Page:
"Josh knows he’s not normal because of the Cerebral Palsy, but he would not want to be any other way. He says that if they came up for a Cerebral Palsy cure, he wouldn’t take it. 
"It makes me realize how important things are in life," Josh says. "I don’t take things for granted. Besides, without it, I’d just be another goofy white guy." 

     One great event has recently happened in Josh’s life: his wife Yuku gave birth to their son Simon, who he named after one of his favorite recording artist, Paul Simon.  "I’ve created another human piece . "Josh met Yuku through a mutual friend in Boulder, saying it was love at first sight for him. He says it took Yuku some convincing though. Yuku is Japanese, and Josh went to Japan to meet her parents. "I asked if she told them about my Cerebral Palsy," Josh says. "She said, 'No but I did tell them you were white.' The thing about Yuku is that she’s so deadpan. She cracks me up all the time, a lot because she just sees the world so differently. It’s cool to get a different take on things sometimes. " He says the road was tough before, but now that he has a family, it gets really tough. "It was hard enough missing Yuku, and now with the two of them, I’m on the phone to home a lot when I’m gone, "Josh says. "Its hard being away from the things you want to be doing.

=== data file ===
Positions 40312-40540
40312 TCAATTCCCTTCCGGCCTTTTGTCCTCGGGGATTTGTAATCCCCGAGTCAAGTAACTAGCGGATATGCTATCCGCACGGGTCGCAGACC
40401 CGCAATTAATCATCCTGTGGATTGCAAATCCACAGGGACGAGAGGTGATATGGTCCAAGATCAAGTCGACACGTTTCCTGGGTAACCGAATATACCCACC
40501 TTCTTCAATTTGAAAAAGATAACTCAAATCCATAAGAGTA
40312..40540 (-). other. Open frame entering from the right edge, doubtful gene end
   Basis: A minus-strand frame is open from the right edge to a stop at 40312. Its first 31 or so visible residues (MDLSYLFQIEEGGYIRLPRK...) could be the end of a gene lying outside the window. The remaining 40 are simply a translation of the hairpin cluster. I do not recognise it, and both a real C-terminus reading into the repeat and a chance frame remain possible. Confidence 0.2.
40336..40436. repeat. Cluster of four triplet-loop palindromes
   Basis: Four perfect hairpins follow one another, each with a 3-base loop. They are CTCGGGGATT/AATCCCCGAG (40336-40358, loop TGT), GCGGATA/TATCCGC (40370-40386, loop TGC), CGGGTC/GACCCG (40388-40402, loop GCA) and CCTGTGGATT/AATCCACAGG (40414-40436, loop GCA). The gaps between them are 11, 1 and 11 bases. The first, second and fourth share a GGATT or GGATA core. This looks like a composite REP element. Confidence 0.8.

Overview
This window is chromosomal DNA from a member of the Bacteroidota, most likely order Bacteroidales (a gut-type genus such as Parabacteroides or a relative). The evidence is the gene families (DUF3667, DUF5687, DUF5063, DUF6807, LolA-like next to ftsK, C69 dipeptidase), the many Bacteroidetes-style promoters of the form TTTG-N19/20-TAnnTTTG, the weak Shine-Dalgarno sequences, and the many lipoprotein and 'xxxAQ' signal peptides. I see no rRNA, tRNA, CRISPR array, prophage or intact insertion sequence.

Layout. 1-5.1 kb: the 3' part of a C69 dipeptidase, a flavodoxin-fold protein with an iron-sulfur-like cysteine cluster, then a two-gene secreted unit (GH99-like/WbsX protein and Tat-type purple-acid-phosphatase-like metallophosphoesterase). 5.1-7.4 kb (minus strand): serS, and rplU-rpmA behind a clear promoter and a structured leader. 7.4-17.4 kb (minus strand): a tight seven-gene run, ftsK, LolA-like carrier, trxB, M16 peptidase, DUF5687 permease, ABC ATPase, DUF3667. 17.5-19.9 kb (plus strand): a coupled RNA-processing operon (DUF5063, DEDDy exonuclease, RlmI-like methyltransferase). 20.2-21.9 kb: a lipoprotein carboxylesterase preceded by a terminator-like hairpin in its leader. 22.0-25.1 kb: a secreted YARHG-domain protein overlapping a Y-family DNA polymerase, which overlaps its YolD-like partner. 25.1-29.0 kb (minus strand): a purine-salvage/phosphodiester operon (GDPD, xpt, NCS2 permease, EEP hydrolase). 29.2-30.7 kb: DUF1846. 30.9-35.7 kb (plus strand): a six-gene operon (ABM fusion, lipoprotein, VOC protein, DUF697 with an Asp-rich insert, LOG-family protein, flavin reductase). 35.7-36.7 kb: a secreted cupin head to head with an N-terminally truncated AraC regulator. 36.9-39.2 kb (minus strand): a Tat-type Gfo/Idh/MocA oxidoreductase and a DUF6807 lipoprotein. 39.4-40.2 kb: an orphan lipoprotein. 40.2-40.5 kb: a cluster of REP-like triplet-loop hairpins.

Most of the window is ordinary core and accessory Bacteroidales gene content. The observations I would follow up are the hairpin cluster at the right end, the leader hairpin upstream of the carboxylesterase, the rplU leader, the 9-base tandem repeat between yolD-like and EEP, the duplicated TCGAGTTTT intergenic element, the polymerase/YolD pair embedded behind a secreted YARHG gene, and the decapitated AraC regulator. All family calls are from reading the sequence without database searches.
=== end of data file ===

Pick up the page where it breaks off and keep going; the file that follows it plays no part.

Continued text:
"He says there is a bit of a clash of cultures, but when it comes to Simon,

he and Yuku are on the same page. When at home, Josh changes Simon’s

diapers, rocks him to sleep and gets instruction for his duties with him. "Oh,

my jobs are great: Don’t sit on the baby. Don’t drop the baby. Don’t lose the

baby. Hold the baby with both hands. It’s pretty great." Josh has made

Colorado his home since 1998, and has begun building a new house for

his family. Moving to Denver was at random. After graduating from college

and doing his internship in Africa, a friend asked him if he wanted to go to

Colorado. He fell in love with the beauty of the state and feels Denver is home.